What was supposed to start off in the Weeknd’s hometown of Toronto finally came full circle last night as he performed night one of two for the finale of his After Hours till Dawn North American tour. It was arguably more fitting to conclude such a monumental moment in his career—not many artists can pull off a stadium tour—in the city where it all started and it allowed him to add an additional night for his hometown fans. Since the release of After Hours in 2020 and Dawn FM at the beginning of 2022, Abel Tesfaye has been giving us a master class in the art of building a fictional world for his albums to live in and characters to exist. This tour marked the first time both albums came to life (and worlds collided) in what will eventually be another trilogy. I could feel the frenzy in the Rogers Centre before I even got to my seat. One girl behind me, in line for drinks, anxiously said to her friend on the phone I want another drink but I’ll DIE if I miss the beginning and the longest lines weren’t for food or drinks, but his merch. As the stage lit up in red to show a skyline of buildings, including the CN tower, screams got louder, and brightly lit cell phone screens went up eager to catch the moment Tesfaye appeared on stage. Cue the music and flickering lights, a plethora of red veiled figures lined up on stage reminiscent of those in the video for “Sacrifice”. Tesfaye’s voice flooded the stadium, as the fog cleared, revealing a figure standing on top of a building in the skyline and the show began.
The stage design had three parts, the main stage featuring the skyline, the walkway, and a smaller stage at the end of the walkway under which a large inflatable moon hung. All three were utilized by Tesfaye and the cult-like veiled figures throughout the show, along with pyrotechnics and perfectly timed to the beat lights, for a performance that truly felt suitable for the size of the venue. Starting off with songs from his recent albums (“Alone Again”, “Gasoline” and “Sacrifice”) he then went into his feature bag, halfway through, performing his part to pop culture zeitgeist anthems like “Crew Love”, “Low Life”, and “Or Nah”. For those who had doubts about the quality of sound being compromised in such a large setting—think again because Tesfaye’s voice was made for this. I can still remember the chills I felt when I heard House of Balloons for the first time on my iPod nano and seeing him live elicits the same reaction. It’s a nostalgic experience for longtime fans, and Tesfaye himself, to hear songs that marked the beginning of a decade-long (and counting) career affording us all the opportunity to reflect on how far we’ve come.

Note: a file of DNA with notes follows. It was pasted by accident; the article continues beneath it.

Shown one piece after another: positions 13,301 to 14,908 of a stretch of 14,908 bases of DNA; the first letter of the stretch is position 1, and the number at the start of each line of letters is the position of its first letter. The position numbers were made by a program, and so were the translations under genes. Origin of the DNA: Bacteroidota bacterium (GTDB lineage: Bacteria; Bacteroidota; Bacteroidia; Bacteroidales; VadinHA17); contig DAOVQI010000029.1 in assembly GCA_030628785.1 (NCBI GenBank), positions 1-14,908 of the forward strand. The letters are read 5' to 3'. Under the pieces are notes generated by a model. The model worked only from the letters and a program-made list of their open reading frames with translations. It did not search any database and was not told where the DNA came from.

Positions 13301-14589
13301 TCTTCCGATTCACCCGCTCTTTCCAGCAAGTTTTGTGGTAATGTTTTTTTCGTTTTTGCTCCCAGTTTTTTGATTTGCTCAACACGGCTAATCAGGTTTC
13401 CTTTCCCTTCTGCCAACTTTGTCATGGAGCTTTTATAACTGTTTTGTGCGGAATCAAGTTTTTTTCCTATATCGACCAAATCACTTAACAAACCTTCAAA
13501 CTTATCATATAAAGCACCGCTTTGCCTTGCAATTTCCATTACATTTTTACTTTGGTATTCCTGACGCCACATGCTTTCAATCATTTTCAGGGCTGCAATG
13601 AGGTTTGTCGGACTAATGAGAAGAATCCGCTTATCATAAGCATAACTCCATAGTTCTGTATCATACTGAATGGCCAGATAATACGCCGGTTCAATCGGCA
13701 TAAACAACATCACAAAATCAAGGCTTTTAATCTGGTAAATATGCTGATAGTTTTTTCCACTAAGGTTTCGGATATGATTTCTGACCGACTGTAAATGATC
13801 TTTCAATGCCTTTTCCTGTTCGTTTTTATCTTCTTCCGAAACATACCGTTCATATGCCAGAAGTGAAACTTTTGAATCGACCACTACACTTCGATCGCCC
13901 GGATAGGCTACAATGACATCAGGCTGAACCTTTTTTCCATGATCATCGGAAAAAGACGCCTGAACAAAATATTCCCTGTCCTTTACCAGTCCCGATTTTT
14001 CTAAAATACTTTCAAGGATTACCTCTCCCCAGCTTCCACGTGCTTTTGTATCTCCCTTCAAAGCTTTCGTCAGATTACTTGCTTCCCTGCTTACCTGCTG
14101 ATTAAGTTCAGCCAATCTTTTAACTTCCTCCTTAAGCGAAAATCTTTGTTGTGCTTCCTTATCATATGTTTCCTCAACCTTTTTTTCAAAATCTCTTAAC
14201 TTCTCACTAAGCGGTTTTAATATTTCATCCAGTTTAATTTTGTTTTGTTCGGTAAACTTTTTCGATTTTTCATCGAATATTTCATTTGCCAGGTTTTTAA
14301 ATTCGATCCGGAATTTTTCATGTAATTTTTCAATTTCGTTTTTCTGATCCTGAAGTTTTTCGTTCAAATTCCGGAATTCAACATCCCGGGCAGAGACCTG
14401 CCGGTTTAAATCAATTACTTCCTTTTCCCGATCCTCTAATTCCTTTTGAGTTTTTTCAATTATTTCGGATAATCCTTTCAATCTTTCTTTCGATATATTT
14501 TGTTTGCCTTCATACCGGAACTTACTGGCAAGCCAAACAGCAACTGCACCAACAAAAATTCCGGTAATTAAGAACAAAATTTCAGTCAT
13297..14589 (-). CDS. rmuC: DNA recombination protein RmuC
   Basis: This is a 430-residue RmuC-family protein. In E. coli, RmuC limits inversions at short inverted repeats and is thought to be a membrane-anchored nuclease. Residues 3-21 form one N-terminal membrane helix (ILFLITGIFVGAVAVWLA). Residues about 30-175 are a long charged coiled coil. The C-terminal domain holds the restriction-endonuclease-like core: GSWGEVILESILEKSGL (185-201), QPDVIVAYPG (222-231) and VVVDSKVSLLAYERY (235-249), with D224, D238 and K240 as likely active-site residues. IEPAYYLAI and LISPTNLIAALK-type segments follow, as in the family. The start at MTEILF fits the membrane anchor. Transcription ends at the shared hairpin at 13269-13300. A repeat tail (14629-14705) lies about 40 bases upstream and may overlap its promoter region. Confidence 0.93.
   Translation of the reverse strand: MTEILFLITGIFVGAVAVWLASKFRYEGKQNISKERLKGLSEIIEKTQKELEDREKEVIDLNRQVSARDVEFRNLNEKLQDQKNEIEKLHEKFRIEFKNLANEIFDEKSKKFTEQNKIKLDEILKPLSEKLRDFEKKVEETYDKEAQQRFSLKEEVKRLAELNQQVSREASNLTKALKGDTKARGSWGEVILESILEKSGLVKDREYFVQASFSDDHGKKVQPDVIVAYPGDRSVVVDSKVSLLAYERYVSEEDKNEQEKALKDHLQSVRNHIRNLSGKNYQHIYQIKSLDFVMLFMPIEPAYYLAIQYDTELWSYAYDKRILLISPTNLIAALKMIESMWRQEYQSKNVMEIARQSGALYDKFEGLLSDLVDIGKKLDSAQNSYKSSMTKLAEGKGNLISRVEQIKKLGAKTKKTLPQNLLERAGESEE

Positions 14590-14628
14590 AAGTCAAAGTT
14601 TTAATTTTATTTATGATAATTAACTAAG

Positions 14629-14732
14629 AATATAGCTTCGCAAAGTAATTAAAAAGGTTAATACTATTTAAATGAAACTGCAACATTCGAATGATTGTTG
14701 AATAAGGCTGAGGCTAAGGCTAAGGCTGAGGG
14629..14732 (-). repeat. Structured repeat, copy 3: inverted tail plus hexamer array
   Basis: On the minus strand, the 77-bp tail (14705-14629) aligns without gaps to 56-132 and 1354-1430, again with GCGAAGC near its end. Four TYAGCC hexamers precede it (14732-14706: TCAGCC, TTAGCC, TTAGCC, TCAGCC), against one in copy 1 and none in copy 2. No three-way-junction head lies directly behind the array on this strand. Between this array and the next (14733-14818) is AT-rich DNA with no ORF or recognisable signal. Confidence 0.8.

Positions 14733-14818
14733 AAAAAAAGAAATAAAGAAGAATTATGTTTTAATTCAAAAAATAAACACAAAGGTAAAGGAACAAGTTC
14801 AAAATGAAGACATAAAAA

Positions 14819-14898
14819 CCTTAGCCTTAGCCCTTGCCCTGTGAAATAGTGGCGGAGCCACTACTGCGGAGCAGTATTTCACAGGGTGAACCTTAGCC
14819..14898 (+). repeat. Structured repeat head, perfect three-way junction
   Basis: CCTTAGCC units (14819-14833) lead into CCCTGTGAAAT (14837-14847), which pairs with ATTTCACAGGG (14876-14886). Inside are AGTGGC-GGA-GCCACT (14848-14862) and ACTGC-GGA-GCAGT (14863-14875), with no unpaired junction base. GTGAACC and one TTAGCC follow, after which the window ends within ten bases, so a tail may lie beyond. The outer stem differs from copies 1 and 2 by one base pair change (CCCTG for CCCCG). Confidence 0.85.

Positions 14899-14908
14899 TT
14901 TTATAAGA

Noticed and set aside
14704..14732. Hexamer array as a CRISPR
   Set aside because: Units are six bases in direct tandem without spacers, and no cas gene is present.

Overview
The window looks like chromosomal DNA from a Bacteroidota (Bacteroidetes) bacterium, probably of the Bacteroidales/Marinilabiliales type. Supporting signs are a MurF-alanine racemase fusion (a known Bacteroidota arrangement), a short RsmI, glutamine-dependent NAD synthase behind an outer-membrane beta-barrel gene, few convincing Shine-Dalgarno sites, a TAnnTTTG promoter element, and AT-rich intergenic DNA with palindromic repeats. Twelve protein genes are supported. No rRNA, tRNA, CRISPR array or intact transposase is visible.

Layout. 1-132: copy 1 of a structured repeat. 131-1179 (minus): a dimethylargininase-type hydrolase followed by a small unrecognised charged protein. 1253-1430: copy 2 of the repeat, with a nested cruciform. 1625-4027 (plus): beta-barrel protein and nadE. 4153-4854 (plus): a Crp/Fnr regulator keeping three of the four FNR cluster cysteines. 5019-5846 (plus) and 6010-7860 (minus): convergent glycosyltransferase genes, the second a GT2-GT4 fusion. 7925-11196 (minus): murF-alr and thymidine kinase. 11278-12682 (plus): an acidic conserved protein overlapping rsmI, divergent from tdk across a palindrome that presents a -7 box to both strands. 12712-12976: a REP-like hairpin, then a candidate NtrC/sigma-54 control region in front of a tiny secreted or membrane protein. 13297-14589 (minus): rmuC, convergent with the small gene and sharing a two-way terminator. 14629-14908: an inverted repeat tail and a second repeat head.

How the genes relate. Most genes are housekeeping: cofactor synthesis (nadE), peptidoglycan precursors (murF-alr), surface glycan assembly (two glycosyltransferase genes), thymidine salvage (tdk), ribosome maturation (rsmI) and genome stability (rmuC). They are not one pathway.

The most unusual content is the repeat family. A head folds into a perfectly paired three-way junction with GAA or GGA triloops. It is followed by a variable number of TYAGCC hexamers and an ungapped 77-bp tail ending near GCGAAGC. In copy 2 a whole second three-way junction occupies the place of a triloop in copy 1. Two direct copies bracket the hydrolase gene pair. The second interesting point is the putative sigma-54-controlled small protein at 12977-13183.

The setlist was a medley of Tesfaye’s extensive catalog, appeasing old and new fans, with some of the best transitions ever, period. For “Hurricane”, he melodically crooned the intro, and as soon as he finished the line “Don’t let me down / I know you won’t”, his hands slammed down in the air precisely as flames came out of burning buildings on the main stage while the beginning of “The Hills” flooded the stadium. Later, he stood under the moon, lit up in red, and veiled figures ritualistically danced around him to the siren-like production of “I Was Never There” which seamlessly transitioned into “Wicked Games” as all the lights turned blue, shifting the mood. The center walkway became the focal point, lit up by an array of white lights pointing to the sky creating a trance-like aura, and the veiled figures made their way back to the main stage. Tesfaye performed “Wicked Games” the lead single from his debut mixtape, House of Balloons, that revolutionized R&B cleverly changing the lyrics towards the end to ask the crowd “Toronto, do you love me, oh Scarborough, do you love me?”
The show was ominous, chaotic, theatrical, euphoric, and oh so very The Weeknd. Known to be a man of few words, Tesfaye expressed his undeniable gratitude telling the crowd at one point “You’ve just reminded me why I do what I do” and reflecting on his first ever show at the Mod Club in the same city. It was a special night for everyone in attendance, including the much older grandfather-like gentleman behind me, who happily sang the words to “After Hours” proving Tesfaye’s extensive reach isn’t just geographical but generational as well. If the Weeknd was the cult leader he portrays in his forthcoming HBO show, The Idol, then the 45,000-something crowd of last night was his followers hypnotized by the performance of a lifetime.